Laura Crum said...

What a great post. Jami, your mare is lucky to have you (I know I said that before). Its inspiring to hear your stories about her.

Jami Davenport said...

Thanks, everyone. I am keeping her. She is perfectly safe to ride, in fact, can be a joy to ride. Her and I just don't do well at shows. She was to be my dream show horse, but that's never materialized.

The truth of the matter is that I care about the showing part of riding less and less each year. With showing fees going through the roof, I am seriously considering calling it quits on showing. It's just not a priority of mine anymore.

LolaJ724 said...

I feel you Jami. My TB cross came from a girl that wanted a competitive hunter that would bring home the blue ribbons. He was young and green when she had him and wasn't progressing with his training as quickly as she wanted. She had another gelding that only needed to be asked once when he was in training and she didn't understand why River wasn't picking up as quickly. So she would frequently lose her temper with him. This led to him being overly sensitive and he would often get anxious and anticipate her next move before she asked for it. Around the barn he got to be known as unruly, high strung and basically schizo. She ended up selling him for a song, she just wanted to "get rid of him and get a good horse" Now I have little patience for people, but when it comes to horses I know that something has happened or something that needed to happen in their past didn't, and they can't be held accountable. I got him two years ago and found that what he really needed was soft hands and a soft voice. He's very responsive to voice commands. Between when his previous owner put him up for sale and when I got him, he was used by some of the other advanced riders for groundwork. A lot of the riders were men (River is 16.3hh so he gives the impression of needing a lot of muscle to get him to move)and they were really forceful with him. He'd freeze or act out when he'd get anxious. When I got him he would still over-anticipate and I was told more than a few times to 'get rid of him' I'd rather give up a kidney than be parted from my boy. He has too many River-isms that I don't think anyone else would understand. He has his bad days when he gets too worked up and we just wind up lunging.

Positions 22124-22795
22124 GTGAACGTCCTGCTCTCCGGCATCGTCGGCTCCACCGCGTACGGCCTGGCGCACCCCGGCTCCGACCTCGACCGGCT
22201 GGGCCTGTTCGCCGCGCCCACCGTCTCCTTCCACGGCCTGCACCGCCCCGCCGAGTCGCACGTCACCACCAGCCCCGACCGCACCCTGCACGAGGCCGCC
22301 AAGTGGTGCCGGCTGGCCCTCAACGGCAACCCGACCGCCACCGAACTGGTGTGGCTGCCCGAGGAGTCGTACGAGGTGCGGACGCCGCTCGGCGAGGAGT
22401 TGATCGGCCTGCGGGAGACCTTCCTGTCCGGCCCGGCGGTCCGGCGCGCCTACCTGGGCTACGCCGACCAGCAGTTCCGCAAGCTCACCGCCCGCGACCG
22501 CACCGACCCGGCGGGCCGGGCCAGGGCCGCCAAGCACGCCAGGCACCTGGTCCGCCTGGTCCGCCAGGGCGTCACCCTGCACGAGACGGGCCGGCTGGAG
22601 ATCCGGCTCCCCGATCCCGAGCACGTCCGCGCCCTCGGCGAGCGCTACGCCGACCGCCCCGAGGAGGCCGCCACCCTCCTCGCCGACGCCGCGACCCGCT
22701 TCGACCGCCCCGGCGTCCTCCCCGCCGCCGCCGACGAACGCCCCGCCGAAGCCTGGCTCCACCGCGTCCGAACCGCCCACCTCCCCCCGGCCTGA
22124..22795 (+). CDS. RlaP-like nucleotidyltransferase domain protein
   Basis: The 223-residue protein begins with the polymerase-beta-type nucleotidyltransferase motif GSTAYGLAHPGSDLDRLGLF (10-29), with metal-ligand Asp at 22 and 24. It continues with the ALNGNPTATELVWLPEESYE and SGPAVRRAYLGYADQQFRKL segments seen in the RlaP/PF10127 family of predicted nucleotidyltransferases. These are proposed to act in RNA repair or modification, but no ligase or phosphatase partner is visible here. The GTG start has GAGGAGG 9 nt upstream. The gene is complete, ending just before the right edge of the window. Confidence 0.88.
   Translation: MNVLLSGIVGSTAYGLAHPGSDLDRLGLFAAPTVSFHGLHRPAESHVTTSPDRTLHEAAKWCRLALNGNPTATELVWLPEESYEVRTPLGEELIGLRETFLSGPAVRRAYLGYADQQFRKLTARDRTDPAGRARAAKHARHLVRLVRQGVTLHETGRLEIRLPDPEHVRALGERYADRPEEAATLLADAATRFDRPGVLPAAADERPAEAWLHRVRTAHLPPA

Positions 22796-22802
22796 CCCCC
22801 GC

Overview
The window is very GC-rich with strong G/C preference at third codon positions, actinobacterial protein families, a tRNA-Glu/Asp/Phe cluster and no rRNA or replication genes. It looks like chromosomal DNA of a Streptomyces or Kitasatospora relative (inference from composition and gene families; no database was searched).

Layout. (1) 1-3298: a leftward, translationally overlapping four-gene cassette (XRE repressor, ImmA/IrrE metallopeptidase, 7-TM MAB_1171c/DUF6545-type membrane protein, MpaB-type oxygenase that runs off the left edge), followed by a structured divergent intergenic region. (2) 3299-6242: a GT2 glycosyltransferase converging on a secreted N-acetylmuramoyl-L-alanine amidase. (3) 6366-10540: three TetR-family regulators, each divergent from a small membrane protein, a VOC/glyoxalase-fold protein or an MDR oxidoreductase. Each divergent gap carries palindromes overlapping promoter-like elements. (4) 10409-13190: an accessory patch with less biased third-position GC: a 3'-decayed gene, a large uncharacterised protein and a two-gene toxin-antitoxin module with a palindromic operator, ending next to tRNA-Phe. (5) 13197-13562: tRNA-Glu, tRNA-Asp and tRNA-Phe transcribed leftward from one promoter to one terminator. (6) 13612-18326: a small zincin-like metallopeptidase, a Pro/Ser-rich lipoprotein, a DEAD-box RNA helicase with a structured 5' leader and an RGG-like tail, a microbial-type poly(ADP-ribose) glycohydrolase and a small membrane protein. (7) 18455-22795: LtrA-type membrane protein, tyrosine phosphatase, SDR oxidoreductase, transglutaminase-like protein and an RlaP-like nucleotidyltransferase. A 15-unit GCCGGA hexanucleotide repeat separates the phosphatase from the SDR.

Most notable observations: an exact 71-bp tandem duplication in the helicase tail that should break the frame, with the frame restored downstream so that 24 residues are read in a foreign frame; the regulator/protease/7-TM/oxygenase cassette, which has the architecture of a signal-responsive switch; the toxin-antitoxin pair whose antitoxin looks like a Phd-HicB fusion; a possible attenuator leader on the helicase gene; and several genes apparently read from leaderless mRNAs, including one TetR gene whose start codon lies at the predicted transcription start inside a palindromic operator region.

So props to you for sticking it out with your girl :) It takes a lot of patience and a big heart to understand these less-than-push-button horses. She's a lucky girl.

Jami Davenport said...

Lola, I'm glad to hear that River has you, too.

I've actually been offered a lot of money for this mare over the years. Almost without fail, everyone who's ever ridden her has dismounted turned to me and said: What do you want for this horse? But I couldn't do it. I knew, I just knew, they wouldn't understand her trailering phobias or small spaces issues.

She was so talented that I worried that a new owner would push her and break her down, which is not uncommon when you sell to trainers with wealthy clients. They don't care, there's always another horse.

So here she is with me, not realizing her potential, but so what. That's life. Perhaps, someday she'll have a nice baby for me, and I'll be able to put to use all those things I learned on her.

Anonymous said...

As long as you are safe there is no reason why you should sell her. There is no such thing as the perfect horse but as long as you are happy with her, she is the perfect horse for you.

Ms. Chelsea said...


Sorry, I couldn't resist!! :)

Ms. Chelsea said...

In reference to the shirt- in case you were wondering.

Jami Davenport said...

You know, I didn't even realize I was wearing that t-shirt until I saw the pictures later. And yes, i am a Cougar.

Go Cougs!!!


Grey Horse Matters said...

I could have written this exact post, as I went through the same thing for years. Well I didn't care, okay he was too big for me, okay I couldn't ride him as well as a professional could, so what. I loved him and he loved me, we did a lot together but never cared if we got ribbons, I gave him off for a few years and we just had fun. It was the best time of my life and I think his. I am happy I did this for him and for me. Sadly I lost him to colic after having been owned by him for 15 years. I still miss him, and feel I will never find another horse like him, enjoy your mare and just have fun, I'm glad to hear you don't listen or care what anyone else has to say.